When we study the history of the Christian Church in America, we must ask ourselves, What role should the Christian Church play in our society, in our culture, in the making of the values of our nation? What role SHOULD the church play? What role DOES the church play? There is always a spiritual contest between the church and our culture, this contest is summed up in the eternal question: Who is going to influence whom? Will the Church succeed in influencing our culture? Or will our culture instead influence the Church? […]
Should blacks compromise, or should blacks protest when facing discrimination and segregation? Should blacks compromise under the leadership of Booker T Washington, or should blacks protest under the leadership of WEB Dubois, who founded the NAACP? This question is a question each black person needs to answer for himself from the days of Jim Crow up to the present day. […]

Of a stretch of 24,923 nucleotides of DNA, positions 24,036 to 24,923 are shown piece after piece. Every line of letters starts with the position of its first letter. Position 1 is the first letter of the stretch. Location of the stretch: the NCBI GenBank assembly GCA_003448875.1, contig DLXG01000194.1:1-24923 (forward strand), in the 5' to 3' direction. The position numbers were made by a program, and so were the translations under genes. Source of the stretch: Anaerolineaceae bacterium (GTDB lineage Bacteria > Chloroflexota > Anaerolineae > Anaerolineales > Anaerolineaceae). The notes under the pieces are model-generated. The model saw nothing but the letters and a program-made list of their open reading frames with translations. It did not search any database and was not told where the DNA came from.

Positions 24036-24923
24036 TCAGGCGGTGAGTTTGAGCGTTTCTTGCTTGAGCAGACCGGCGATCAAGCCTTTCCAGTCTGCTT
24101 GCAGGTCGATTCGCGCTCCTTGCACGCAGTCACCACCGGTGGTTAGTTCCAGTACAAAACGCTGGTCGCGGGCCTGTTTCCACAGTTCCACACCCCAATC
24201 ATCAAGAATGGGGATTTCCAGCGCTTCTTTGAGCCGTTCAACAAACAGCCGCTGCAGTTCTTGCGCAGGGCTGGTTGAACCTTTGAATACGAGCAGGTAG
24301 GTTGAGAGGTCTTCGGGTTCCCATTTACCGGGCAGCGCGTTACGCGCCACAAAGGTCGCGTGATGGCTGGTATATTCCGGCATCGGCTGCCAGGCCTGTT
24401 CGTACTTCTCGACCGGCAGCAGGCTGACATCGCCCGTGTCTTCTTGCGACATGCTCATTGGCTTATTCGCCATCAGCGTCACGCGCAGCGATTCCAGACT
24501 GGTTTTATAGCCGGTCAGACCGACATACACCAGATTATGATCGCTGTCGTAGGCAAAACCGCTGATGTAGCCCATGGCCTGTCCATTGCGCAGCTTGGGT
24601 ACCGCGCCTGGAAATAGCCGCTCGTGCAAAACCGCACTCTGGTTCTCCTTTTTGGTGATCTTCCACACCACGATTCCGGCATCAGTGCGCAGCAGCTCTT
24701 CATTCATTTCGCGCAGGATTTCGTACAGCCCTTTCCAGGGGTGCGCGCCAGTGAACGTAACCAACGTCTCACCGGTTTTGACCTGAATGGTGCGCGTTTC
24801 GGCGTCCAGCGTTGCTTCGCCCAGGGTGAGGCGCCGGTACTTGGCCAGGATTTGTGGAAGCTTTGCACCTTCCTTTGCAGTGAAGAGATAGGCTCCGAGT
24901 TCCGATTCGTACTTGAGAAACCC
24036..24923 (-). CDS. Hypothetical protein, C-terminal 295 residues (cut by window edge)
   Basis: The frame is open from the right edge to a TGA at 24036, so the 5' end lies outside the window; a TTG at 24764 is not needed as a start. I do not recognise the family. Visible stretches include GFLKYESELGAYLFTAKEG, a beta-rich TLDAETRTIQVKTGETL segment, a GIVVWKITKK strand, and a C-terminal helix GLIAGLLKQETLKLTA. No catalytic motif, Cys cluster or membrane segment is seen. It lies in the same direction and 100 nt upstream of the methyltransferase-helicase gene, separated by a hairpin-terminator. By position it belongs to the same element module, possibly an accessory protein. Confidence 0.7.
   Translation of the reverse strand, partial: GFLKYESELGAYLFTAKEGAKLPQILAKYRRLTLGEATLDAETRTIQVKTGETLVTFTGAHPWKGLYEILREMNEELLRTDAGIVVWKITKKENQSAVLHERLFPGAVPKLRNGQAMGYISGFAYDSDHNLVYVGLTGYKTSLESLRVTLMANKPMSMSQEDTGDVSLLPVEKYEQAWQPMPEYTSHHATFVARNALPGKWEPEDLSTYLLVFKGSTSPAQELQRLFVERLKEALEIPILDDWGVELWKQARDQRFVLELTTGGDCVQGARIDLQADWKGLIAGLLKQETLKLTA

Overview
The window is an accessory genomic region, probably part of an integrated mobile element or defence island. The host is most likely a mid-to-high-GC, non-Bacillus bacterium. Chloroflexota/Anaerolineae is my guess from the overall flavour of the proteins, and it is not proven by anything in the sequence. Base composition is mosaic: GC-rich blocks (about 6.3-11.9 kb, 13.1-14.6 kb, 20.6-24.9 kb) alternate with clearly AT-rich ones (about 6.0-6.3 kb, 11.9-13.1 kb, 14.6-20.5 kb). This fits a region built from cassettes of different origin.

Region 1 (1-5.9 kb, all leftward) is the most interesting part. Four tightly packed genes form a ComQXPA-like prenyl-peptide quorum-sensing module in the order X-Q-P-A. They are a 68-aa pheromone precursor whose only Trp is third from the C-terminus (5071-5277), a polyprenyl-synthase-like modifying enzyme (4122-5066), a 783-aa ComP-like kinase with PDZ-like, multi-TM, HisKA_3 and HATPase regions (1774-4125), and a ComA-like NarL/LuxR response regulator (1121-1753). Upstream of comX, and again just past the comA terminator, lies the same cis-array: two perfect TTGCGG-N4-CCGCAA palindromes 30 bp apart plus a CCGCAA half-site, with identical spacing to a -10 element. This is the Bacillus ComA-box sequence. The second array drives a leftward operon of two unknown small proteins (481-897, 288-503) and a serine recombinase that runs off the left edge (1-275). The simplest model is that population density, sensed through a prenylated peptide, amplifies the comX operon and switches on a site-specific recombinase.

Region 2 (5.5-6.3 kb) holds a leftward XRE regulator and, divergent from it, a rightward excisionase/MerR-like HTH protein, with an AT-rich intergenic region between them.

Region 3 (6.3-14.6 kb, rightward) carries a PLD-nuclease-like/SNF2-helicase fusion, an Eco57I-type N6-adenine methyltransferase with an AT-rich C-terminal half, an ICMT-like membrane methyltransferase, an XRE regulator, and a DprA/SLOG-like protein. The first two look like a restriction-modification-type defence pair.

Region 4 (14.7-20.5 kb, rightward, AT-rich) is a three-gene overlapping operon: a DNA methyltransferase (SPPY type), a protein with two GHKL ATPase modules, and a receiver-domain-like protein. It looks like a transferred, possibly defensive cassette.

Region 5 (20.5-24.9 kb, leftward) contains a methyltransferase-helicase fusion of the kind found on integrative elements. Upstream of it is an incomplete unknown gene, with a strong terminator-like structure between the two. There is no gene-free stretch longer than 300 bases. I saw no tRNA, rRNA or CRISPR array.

Booker T Washington’s autobiography, Up From Slavery, offers an interesting glimpse in what it was like to be born a slave, live through the tumultuous Civil War era, and as a young man to experience the consequences blacks faced with the end of Reconstruction when the Ku Klux Klan night-riders enslaved the former black slaves anew through terror by lynching them, burning their bodies and their farm and their churches, suppressing them and denying them justice, even denying them the ability to defend themselves in daylight through the courts. […]
Promise Keepers was founded in 1990 by Coach Bill McCartney. He was the head coach of the University of Colorado with a winning record from 1982 to 1994. His team won three consecutive Big Eight Conference titles and the national championship in 1990. While attending a Fellowship of Christian Athletes banquet, he discussed with Dave Wardell the idea of Promise Keepers, an organization that would organize conferences that would train and teach young men on what it means to be godly husbands, godly fathers, and godly men.